Acute pain is often felt soon after injury, and most people who have surgery will have pain of moderate or severe intensity without treatment for their pain. In most, though not all, circumstances, the pain can be treated with oral analgesics. Many oral analgesics are available, and this review is one of a series examining how effective each one is, at particular doses.
This review examines a combination of fixed doses of ibuprofen and oxycodone. Both are commonly used analgesics, which work by different mechanisms. We know that combining different analgesics in the same tablet gives good pain relief to more people than either analgesic alone, at the same dose.
This review found data in three clinical trials, involving 1202 people with moderate or severe pain after having wisdom teeth removed or after abdominal or pelvic surgery. These situations are used commonly to test analgesic effectiveness, because results are applicable to other forms of acute pain after trauma. Different types of surgery give very similar estimates of the effectiveness of analgesic drugs.
Ibuprofen 400 mg plus oxycodone 5 mg provided effective pain relief for about 6 in 10 (60%) of participants, compared with just under 2 in 10 (17%) of participants with placebo. The analgesic effects lasted longer and there were no more adverse events with the combination than with placebo. The combination provided effective pain relief to about the same proportion of people as did ibuprofen alone, but there was a lower chance of needing additional analgesia with the combination.
The combination of ibuprofen 400mg + oxycodone 5mg provided analgesia for longer than oxycodone alone, but not ibuprofen alone (at the same dose). There was also a smaller chance of needing additional analgesia over about eight hours, and with no greater chance of experiencing an adverse event.
Combining two different analgesics in fixed doses in a single tablet can provide better pain relief than either drug alone in acute pain. This appears to be broadly true across a range of different drug combinations, in postoperative pain and migraine headache. Fixed-dose combinations of ibuprofen and oxycodone are available, and the drugs may be separately used in combination in some acute pain situations.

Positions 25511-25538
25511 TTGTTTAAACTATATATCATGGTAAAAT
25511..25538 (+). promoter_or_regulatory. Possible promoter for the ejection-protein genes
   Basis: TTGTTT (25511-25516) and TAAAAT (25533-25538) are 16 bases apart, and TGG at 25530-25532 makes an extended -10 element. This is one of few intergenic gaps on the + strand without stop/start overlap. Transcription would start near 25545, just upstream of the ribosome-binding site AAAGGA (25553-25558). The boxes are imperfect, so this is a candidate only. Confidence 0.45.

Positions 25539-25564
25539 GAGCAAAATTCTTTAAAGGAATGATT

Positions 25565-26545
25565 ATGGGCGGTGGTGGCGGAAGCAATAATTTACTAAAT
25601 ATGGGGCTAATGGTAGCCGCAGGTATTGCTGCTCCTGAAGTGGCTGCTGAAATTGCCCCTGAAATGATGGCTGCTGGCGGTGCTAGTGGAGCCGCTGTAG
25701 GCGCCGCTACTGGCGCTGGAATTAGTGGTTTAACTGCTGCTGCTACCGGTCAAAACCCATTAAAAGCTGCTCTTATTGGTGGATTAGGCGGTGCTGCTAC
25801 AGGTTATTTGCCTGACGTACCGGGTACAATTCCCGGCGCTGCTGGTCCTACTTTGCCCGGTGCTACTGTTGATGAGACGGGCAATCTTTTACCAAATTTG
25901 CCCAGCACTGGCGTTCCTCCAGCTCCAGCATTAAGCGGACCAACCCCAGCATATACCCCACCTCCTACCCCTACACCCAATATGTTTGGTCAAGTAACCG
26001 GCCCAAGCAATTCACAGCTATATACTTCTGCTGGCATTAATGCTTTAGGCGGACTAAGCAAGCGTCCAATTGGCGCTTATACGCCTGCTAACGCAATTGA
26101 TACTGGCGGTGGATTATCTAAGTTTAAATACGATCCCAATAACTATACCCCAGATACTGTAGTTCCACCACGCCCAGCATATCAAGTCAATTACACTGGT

To assess the analgesic efficacy and adverse effects of a single oral dose of ibuprofen plus oxycodone for moderate to severe postoperative pain.
We searched the Cochrane Central Register of Controlled Trials, (CENTRAL), on The Cochrane Library, (Issue 4 of 12, 2013), MEDLINE (1950 to 21st May 2013), EMBASE (1974 to 21st May 2013), the Oxford Pain Database, ClinicalTrials.gov, and reference lists of articles.
Randomised, double-blind clinical trials of single dose, oral ibuprofen plus oxycodone compared with placebo or the same dose of ibuprofen alone for acute postoperative pain in adults.
Two review authors independently considered trials for inclusion in the review, assessed quality, and extracted data. We used the area under the pain relief versus time curve to derive the proportion of participants prescribed ibuprofen plus oxycodone, ibuprofen alone, oxycodone alone, or placebo with at least 50% pain relief over six hours, using validated equations. We calculated relative risk (RR) and number needed to treat to benefit (NNT). We used information on use of rescue medication to calculate the proportion of participants requiring rescue medication and the weighted mean of the median time to use. We also collected information on adverse events.
Searches identified three studies involving 1202 participants. All examined the same dose combination. Included studies provided data from 603 participants for the comparison of ibuprofen 400 mg + oxycodone 5 mg with placebo, 717 participants for the comparison of ibuprofen 400 mg + oxycodone 5 mg with ibuprofen 400 mg alone, and 471 participants for the comparison of ibuprofen 400 mg + oxycodone 5 mg with oxycodone 5 mg alone.
The proportion of participants achieving at least 50% pain relief over 6 hours was 60% with ibuprofen 400 mg + oxycodone 5 mg and 17% with placebo, giving an NNT of 2.3 (2.0 to 2.8). For ibuprofen 400 mg alone the proportion was 50%, producing no significant difference between ibuprofen 400 mg + oxycodone 5 mg and ibuprofen 400 mg alone. For oxycodone 5 mg alone the proportion was 23%, giving an NNT for ibuprofen 400 mg + oxycodone 5 mg compared with oxycodone alone of 2.9 (2.3 to 4.0).
Ibuprofen + oxycodone resulted in longer times to remedication than with placebo. The median time to use of rescue medication was more than 5 hours for ibuprofen 400 mg + oxycodone 5 mg, and 2.3 hours or less with placebo. Fewer participants needed rescue medication with ibuprofen + oxycodone combination than with placebo or ibuprofen alone. The proportion was 40% with ibuprofen 400 mg + oxycodone 5 mg, 83% with placebo, 53% with ibuprofen alone, and 83% with oxycodone alone, giving NNT to prevent one patient needing rescue medication of 2.4 (2.0 to 2.9), 11 (6.1 to 56), and 2.6 (2.1 to 3.4) for comparisons of ibuprofen 400 mg + oxycodone 5 mg with placebo, ibuprofen alone, and oxycodone alone, respectively.
The proportion of participants experiencing one or more adverse events was 25% with ibuprofen 400 mg + oxycodone 5 mg, 25% with placebo, 26% with ibuprofen alone, and 35% with oxycodone alone; they were not significantly different. Serious adverse events were reported only after abdominal surgery 6/169 with the combination, 1/175 with ibuprofen alone, 3/52 with oxycodone alone, and 1/60 with placebo. Withdrawals for reasons other than lack of efficacy were fewer than 5% and balanced across treatment arms.